Hence, throughout Europe the tendency towards the rehabilitation of deactivated riverside and waterfront areas is still growing in an attempt to redesign and regenerate port cities. Therefore, as this tendency continues to spread and as new and increasingly high standards continue to be set by the projects and measures being implemented, many specialists now speak of the proximity to the water as a new model of spatial intervention, on the logic of waterfront redevelopment. In Greece, despite the academic interest and the fact that many urban centres are situated beside the sea, there are only a few examples of waterfront development, with the redesign of the central pier of Thessaloniki being the most characteristic one. Four Greek harbour cities (Patras, Alexandroupoli, Kavala and Volos) have recently conducted studies in order to regenerate abandoned parts of their harbour sites. Some years ago an architectural contest including ten harbour cities was conducted without though having practical results. Generally, in all these cases derelict industrial space holds the key role in the planning, without though being treated in most cases as a cultural or tourism asset (Gospodini 2004).

Piraeus, the largest Greek port city offers many opportunities for waterfront development and redesign that haven’t been implemented until today. Nikos Bellavilas describes the problems that are being faced at the Zea distict, Neo Faliro and Lipasmata (Belavilas 2005). There is no clear vision or policy strategy for the recommodification industrial heritage of port cities and this is more than evident in the main port city of the country, Piraeus. The city has always been associated with the city of Athens as part of a wider metropolitan area and hasn’t got an autonomous political, economic, cultural or tourist image. Until today almost all the city promotion


strategies are based on the promotion of the port services and the maritime community, neglecting the multiethnic urban community with many social problems and having many different actors are involved in the policy making procedures (municipal authority, port authority, university, cultural organisations). The only effort for the waterfront development of Piraeus city was planned for the Olympic Games of 2004. The Ministry for the Environment, Physical Planning and Public Works assigned a special study which included infrastructures and plans for the improvement of the city image round the cruise terminal, the streets of access to the Olympic premises of Athens and Faliro area and the creation of a coastal walking route (MEAS et al, 2003). The Ministry, after receiving the study and considering its time schedule, the available funds and technical matters, decided to implement only a few of the suggestions: the regeneration of a square next to Zeas’ Marina, the upgrading of the neighbouring beach and the re-construction of pavements. At the same time the Master Plan of the Piraeus Port Authority for the Olympic Games (see also the Port Authority’s Acceptance Proposal by Athens Stock Exchange), included a number of ambitious projects as the construction of hotels, the creation of a cultural park etc. without any of these projects being realized until today. In the Port of Piraeus the Maritime Tradition Museum5 is the only active cultural institution at this moment (Karachalis, Kyriazopoulos and Lourandos 2005).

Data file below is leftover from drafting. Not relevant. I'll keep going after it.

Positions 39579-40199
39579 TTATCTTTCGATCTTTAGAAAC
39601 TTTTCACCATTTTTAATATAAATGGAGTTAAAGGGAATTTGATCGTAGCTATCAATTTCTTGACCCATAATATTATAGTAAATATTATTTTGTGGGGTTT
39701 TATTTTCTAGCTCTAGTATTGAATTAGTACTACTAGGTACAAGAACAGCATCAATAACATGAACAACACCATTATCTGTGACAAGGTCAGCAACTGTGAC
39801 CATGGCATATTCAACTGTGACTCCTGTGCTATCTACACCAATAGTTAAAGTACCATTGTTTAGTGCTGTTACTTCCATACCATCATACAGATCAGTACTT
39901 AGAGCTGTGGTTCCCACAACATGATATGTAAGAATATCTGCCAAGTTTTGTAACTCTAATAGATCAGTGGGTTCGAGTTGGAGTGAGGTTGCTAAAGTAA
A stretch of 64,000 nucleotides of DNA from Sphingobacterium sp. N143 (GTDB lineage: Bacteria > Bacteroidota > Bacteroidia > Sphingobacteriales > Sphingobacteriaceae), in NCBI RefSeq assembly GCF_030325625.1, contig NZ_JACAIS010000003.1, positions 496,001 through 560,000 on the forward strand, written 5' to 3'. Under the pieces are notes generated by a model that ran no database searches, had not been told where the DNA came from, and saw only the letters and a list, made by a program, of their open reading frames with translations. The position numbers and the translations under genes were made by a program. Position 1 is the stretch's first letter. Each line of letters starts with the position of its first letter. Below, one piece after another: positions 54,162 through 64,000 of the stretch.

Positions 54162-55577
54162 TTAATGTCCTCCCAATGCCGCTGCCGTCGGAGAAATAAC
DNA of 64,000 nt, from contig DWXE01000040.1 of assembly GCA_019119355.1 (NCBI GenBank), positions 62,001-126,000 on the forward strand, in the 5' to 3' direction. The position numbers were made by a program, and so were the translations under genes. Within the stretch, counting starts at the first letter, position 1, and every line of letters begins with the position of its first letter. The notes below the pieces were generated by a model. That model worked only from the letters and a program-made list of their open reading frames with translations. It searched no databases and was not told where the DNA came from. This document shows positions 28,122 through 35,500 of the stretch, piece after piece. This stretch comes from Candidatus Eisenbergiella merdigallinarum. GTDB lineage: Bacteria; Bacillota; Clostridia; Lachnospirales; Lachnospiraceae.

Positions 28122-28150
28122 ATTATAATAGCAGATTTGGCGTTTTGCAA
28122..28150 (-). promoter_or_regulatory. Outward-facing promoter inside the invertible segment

Thessaloniki, being the European Cultural Capital in 1997, transformed one of the docks that was not in use in a cultural axis and used the industrial buildings for new creative uses. The displacement of port facilities to the southwest 6th Dock, created a derelict area in an important part of the port, especially the one which is close to the city’s centre (1st and 2nd docks). The decision to deliver the part to the city, despite the many complaints at first, created a space which hosts national and international cultural events and happenings, bringing the city dwellers closer to the port and brought new revenues to the port (Papaioannou A. & Taskaris S., 2003). In the old warehouses the Greek Museum of Cinema (1.100 m2) was founded and halls for multiple uses were created that hosted various cultural events6. Still, the development potential is not fully exploited and the cultural spaces are not fully integrated into the center of the city and the lively public open spaces. Most of the time, the redeveloped site remains ‘dark’ and underused only attracting certain groups of visitors when cultural events are hosted (Gospodini 2001).

A more recent plan conducted by the Thessaloniki Port Authority (2002) emphasized on the role of culture and leisure with a focus on the waterfront area and the cultural identity of Thessaloniki and included actions for the exploitation of open spaces for periodical fairs and cultural events in the open areas at B’ Dock, cinemas and cinema production studios, an aquarium, hotels, a marina, and the operation of Training Institute for Specialists in Ports and Combined Transport. Until today this study has not been implemented and the city hasn’t been able to attract urban or cultural tourists. One of the most interesting aspects here is the creation of the cultural quarter of Ladadika, a quarter that holds the same role as Wit de Wittestraat in Rotterdam. In the case of Patras the European Capital of Culture event cannot be evaluated yet; its spatial interventions have not been fully delivered although the event is already being implemented. Patras keeps its port services in the city and only some of its abandoned

5 The Museum is a private cultural organization which has hosted thousands of visitors in his halls

because of its collection and the organization of cultural events

6 e.g the International Film Festival of Thessaloniki, educational programs for students (programme